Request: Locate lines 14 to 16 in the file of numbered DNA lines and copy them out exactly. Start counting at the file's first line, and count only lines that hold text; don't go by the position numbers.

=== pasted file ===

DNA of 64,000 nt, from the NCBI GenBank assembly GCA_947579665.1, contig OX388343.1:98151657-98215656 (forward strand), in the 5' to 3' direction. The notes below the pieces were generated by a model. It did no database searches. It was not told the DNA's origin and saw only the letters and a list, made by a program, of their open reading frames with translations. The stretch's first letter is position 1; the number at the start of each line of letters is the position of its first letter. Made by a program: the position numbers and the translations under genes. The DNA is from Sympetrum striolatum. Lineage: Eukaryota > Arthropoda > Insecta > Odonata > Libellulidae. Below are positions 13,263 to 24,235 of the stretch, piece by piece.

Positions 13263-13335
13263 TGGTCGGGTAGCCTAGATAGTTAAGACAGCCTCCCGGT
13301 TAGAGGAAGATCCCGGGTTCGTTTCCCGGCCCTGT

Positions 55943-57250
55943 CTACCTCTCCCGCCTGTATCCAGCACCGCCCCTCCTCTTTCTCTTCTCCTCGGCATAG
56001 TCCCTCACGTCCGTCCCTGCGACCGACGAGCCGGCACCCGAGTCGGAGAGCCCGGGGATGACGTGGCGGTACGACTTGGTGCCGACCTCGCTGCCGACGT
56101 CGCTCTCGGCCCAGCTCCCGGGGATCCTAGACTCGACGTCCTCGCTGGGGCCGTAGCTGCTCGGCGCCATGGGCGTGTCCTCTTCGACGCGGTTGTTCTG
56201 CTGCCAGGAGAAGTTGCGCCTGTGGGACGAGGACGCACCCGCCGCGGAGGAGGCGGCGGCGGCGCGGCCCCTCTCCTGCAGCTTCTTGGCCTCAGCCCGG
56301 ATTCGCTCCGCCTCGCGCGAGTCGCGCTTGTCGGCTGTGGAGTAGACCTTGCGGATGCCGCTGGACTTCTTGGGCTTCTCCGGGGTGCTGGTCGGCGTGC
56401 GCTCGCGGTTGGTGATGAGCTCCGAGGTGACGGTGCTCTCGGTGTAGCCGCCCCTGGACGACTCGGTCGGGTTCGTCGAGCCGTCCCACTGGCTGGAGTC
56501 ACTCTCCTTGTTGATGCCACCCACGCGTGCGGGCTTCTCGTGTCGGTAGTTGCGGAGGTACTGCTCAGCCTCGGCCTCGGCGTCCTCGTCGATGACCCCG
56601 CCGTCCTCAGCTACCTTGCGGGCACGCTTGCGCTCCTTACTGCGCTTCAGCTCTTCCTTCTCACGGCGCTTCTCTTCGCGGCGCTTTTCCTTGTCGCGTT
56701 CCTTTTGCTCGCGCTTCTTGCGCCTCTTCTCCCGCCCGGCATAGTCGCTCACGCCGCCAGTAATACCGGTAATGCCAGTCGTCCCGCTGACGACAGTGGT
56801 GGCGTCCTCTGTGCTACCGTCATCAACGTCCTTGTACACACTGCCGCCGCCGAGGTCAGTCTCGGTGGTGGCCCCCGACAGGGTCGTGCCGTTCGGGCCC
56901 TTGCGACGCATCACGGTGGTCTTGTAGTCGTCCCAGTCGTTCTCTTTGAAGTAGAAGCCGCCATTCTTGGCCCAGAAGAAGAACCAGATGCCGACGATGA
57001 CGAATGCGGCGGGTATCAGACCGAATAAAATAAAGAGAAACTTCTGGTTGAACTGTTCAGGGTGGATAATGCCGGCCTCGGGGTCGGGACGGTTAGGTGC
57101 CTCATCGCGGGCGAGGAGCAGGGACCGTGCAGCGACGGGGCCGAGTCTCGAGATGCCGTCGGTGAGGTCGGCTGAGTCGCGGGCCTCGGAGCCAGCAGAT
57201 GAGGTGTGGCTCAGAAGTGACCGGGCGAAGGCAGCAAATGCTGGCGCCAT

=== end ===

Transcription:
56701 CCTTTTGCTCGCGCTTCTTGCGCCTCTTCTCCCGCCCGGCATAGTCGCTCACGCCGCCAGTAATACCGGTAATGCCAGTCGTCCCGCTGACGACAGTGGT
56801 GGCGTCCTCTGTGCTACCGTCATCAACGTCCTTGTACACACTGCCGCCGCCGAGGTCAGTCTCGGTGGTGGCCCCCGACAGGGTCGTGCCGTTCGGGCCC
56901 TTGCGACGCATCACGGTGGTCTTGTAGTCGTCCCAGTCGTTCTCTTTGAAGTAGAAGCCGCCATTCTTGGCCCAGAAGAAGAACCAGATGCCGACGATGA